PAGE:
For as long as I can remember, many of America’s largest tech firms, including HP, Dell, Motorola, Apple and others, have hired international manufacturing firms such as Hon Hai and its subsidiary Foxconn to build new products. It’s actually not out of the ordinary for computers from multiple manufacturers to be made under the same roof abroad, even if that seems like a weird concept. Now, however, Apple and Google’s Motorola Mobility are hoping that a new “Assembled in the USA” marketing approach will attract consumers.
Apple said earlier this year that it will manufacture a single line of Macs in the United States, and confirmed during its Worldwide Developer Conference that, indeed, it will build the Mac Pro in Texas this year. The company typically works closely with Foxconn, which builds Apple products in China and other countries around the globe. Likewise, Motorola on Tuesday said that it will soon assemble and sell the new “custom” Moto X in the United States, though it’s still unclear where production will take place. Google, Motorola’s parent company, also said it will manufacture Google Glass in the U.S.
My goal is not to tackle the politics of whether or not we should all agree if products should be made in America. To be fair, I think there’s a global concern in regards to the financial crisis and it’s not one that’s limited to the United States, Europe, or any other land mass. I do think this is one of the first times I can recall in my 28 years on this earth that there’s been a focused approach on telling consumers if products are made in the U.S. – save for, perhaps, clothing made and marketed by a few U.S. companies.
I do know, however, that the auto industry took this approach during the automobile boom, and more specifically during wartime with other countries. The auto industry, and Detroit in particular, has seen its fair share of hard times as global competitors entered the auto industry and manufacturing was performed overseas, oftentimes in cost saving measures. Again, I’m not taking a positive or negative stance one way or another on this methodology, I’m just pointing out what has happened in history and creating a discussion.
And I realize this branding trend is starting again. American companies, perhaps spurred by government initiatives, are starting to bring assembly lines back to the United States. This time, though, it’s in the form of electronics. So, I wonder, how does this affect U.S. citizens? Is there the potential for new jobs here? I think so, but not just for U.S. citizens. Indeed, Foxconn said that it, too, has plans to open a plant in the United States – specifically in Los Angeles and Detroit, according to recent rumors.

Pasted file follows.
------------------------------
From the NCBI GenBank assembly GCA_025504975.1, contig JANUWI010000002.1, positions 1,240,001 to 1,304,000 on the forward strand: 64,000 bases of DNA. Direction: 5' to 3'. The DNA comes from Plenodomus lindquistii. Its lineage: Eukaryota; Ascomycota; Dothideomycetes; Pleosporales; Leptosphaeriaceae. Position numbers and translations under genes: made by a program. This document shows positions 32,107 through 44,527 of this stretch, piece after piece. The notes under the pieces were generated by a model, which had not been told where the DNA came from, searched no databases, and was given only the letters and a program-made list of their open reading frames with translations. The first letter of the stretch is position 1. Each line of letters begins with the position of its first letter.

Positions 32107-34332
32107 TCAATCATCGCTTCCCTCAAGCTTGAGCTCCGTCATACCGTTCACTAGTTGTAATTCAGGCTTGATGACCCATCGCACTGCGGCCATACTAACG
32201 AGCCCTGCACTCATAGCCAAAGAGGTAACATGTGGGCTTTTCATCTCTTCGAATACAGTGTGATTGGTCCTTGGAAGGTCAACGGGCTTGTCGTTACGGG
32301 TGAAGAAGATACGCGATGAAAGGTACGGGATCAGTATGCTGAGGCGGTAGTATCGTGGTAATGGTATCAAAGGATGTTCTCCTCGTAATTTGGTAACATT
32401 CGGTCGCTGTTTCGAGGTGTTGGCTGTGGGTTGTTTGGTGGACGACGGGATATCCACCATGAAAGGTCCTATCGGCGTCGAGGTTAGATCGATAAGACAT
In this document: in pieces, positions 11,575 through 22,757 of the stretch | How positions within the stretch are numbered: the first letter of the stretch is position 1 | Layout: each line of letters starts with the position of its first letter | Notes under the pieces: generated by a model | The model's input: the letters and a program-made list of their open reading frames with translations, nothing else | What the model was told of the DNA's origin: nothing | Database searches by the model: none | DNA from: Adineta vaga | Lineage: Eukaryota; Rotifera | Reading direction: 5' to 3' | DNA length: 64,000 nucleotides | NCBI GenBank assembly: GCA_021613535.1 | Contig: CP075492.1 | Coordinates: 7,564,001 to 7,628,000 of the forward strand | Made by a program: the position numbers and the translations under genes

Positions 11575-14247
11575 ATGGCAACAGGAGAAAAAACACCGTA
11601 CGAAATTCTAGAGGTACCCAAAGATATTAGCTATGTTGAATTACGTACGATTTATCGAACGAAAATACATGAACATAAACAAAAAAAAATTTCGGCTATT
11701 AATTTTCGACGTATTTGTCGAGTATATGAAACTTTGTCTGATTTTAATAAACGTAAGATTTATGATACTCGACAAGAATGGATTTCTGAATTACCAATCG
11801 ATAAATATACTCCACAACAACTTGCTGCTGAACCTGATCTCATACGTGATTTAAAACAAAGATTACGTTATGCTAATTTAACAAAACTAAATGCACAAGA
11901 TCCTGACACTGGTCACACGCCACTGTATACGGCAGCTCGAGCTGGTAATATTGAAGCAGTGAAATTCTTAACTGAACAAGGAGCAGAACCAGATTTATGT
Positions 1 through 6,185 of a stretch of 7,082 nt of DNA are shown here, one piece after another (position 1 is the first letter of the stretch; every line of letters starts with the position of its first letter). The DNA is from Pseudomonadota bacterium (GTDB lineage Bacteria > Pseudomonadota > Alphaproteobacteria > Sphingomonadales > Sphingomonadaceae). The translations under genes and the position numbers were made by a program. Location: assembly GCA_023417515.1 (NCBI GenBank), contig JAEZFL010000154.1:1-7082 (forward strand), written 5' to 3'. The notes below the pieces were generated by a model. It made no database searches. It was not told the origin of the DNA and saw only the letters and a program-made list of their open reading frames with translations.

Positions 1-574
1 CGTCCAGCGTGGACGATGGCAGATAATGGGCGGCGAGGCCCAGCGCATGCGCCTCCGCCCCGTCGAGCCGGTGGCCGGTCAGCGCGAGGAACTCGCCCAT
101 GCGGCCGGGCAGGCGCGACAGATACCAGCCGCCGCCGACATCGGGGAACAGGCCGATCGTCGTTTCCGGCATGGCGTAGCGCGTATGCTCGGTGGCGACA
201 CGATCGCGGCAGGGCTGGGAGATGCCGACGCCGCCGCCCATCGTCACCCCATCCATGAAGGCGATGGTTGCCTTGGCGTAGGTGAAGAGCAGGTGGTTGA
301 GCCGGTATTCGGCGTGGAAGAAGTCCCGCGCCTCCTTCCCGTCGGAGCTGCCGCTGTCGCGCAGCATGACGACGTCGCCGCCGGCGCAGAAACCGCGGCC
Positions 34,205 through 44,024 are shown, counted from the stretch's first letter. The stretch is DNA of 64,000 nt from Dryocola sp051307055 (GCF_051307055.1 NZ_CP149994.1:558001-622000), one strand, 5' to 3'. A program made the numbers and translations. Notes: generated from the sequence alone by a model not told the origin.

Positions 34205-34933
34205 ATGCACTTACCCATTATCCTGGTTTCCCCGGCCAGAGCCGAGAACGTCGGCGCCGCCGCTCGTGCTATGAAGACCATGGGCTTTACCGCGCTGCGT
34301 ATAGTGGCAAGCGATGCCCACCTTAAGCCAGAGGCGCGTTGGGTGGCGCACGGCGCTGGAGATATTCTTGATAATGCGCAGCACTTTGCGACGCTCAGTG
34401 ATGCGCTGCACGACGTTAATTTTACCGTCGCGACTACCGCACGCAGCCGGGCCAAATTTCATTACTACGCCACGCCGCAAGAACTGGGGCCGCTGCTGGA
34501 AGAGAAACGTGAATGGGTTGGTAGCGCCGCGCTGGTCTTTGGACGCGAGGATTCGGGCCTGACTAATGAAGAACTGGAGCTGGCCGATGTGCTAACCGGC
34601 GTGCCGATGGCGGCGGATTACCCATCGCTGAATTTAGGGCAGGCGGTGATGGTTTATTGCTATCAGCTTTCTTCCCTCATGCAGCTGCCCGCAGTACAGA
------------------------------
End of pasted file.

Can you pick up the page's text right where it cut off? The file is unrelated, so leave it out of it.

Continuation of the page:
Foxconn has a unique approach, if rumors are to be believed. It hopes to recruit engineers from top universities, including MIT – where both national and international students earn degrees – and train them in its plants in China and Taiwan. It then plans to bring those engineers, hopefully after learning fluent Chinese and the intricate manufacturing processes, back to the United States to work in the U.S. plants.
In that sense, it’s a multinational effort. While it may seem on the surface that it’s only beneficial to the United States, it could very likely indeed benefit educated students around the globe. American companies will still provide business to Foxconn, and Foxconn will help train students from a variety of universities and filter them to its plants around the world.
Apple already says its products are “Designed In California.” Soon, some will say that they’re built in the United States, and the Moto X will likely offer the same stamp. I wonder how this will affect buying habits in the U.S.? Will consumers flock to a specific product because it’s built here? How will this affect international firms like Hon Hai? Will Dell, HP and others follow suit?
I think the tech industry is very different beast from the auto industry. And our generation, too, is different. We grew up knowing dozens of tech brands, some consumers already have preferred brands, whether it’s LG, Motorola, Samsung, Apple, HP, Dell or another tech firm. Maybe you bought a washer and dryer from LG, liked it and decided to buy an LG smartphone and have since purchased an LG refrigerator, for example. Will a “Made in the USA” sticker change how we think about brands we’ve already grown to know and love? Let us know what you think in the comments.